Anyone that has built a service request in an ITSM platform knows that these “forms” generally include a number of fields that employees need to pick from in order to submit their requests. However, experience reveals that employees rarely ever understand these forms and so they revert to email and phone to submit requests. According to Gartner, only 14% of tickets are generated by employees submitting them on their own. And when they do submit them on their own, they generally do it incorrectly.  That means that help desk agents end up acting as human middleware between employees and forms.

Some virtual agents are capable of periodically pulling information from your ITSM tool and “scraping” your service requests while making them available in their virtual agents. That certainly is helpful, but that means your employees need to leave the agent conversation to fill out the form, creating a negative employee experience.

This approach has two additional downsides. First, most service requests do not have accompanying documentation, which means the virtual agent has no context on the service request. Therefore, employees must know the magic code words to invoke the service request. Further, since this will bring your users to your self-service portal, it means you must continue to fund the development of your portal.

Espressive Approach: What if employees could simply ask, “How can I enroll my new phone,” and instead of being sent to fill out a form, the virtual agent asked them the required questions in real-time? What if it could even initiate an automation workflow connected to the service request? With Barista, you can simply import service requests from your ITSM tool (e.g., ServiceNow) which means your employees submit their own requests without human intervention, and they don’t even know they did it.

QUESTION #4: Does your virtual agent help employees with only IT questions? Or through a conversation will your virtual agent understand when the question is for another department in the enterprise and help them based on that?

Virtual agents that rely on knowledge articles have a difficult time understanding the nuance of a given phrase or topic, which means they may not know where to open a ticket if one is needed. For example, Workday authentication or access issues should end up going to the IT team (or HRIS). However, if the employee is asking about their dependencies within Workday, it would clearly end up in the Benefits team.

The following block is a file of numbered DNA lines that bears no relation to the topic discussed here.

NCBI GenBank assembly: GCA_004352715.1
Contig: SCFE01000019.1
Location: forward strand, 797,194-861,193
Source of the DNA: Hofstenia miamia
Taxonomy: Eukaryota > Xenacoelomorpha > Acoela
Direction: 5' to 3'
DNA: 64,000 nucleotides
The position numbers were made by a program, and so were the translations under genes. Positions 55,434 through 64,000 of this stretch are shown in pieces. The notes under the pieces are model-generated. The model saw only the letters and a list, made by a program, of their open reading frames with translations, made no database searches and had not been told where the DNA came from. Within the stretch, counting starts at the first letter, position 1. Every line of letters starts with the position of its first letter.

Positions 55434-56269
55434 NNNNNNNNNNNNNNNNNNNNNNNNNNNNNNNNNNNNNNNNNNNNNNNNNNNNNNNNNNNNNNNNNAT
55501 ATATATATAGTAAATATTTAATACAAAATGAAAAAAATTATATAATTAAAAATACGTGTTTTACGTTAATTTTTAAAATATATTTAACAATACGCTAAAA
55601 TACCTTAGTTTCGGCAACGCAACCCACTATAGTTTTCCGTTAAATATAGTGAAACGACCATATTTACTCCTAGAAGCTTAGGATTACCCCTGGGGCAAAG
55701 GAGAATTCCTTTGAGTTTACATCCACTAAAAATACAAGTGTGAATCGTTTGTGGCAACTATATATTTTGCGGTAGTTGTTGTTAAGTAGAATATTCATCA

Predicting the routing of an incident or a request is an area where virtual agents that rely on knowledge articles fall flat. Knowledge articles typically do not have organizational context embedded useful for “ticket routing rules”, which means that the service desk team needs to work with the vendor and define the rules based on specific topics (or knowledge articles). This can be a very arduous and never-ending process.

Espressive Approach: Barista understands over 1.3B phrases for employee language across the enterprise. This means the onus is on our virtual agent to ensure we are correctly handling every ticket across all enterprise departments. Take the following examples:

  • “I cannot access Workday” – Barista routes this to IT
  • “How do I change my dependents in Workday?” – Barista routes this to HR
  • “It’s my workday and the elevator is locked” – Barista routes this to facilities

Of course, if someone simply said “Workday,” our virtual agent would need to dig in to really understand the issue before making a determination on where to potentially route a ticket. Oh, and it’s important to note that Barista understands these questions across 9 languages and growing.

QUESTION #5: Can your virtual agent collect data for leadership analysis while triggering specific actions in real-time that help employees?

Let’s say you are going through a significant technology change, like moving from Office 365 to G Suite. Can you quickly take the pulse of your employees to determine whether they are able to adopt the new technology and remain productive, or whether they are struggling and need help? If they are struggling, can your virtual agent get them the specific help they need on the spot?

With most vendors, designing an interactive conversation for the purposes of collecting and acting on information is not possible, forcing you to find another tool to engage with your employees.

Espressive Approach: We recently launched Barista Conversational Surveys, the first AI-based surveys that inform decision making while triggering actions in real time. These interactive surveys can be deployed to proactively gauge an employee’s well-being during any time of change, from crisis to a corporate-wide technology transition. For more information, you can check out the demo here.

Make Sure That Your Virtual Agent Knows How To Carry On A Conversation

Any organization that is looking at an AI-based virtual agent for employee self-help should make sure that the solution they are considering permits them to build interactive conversations. Focusing on searchbots that can only provide responses based on existing knowledge articles, that send employees to fill out their own tickets, and that can only understand IT requests will severely limit your ability to engage with your employees and maximize your call deflection.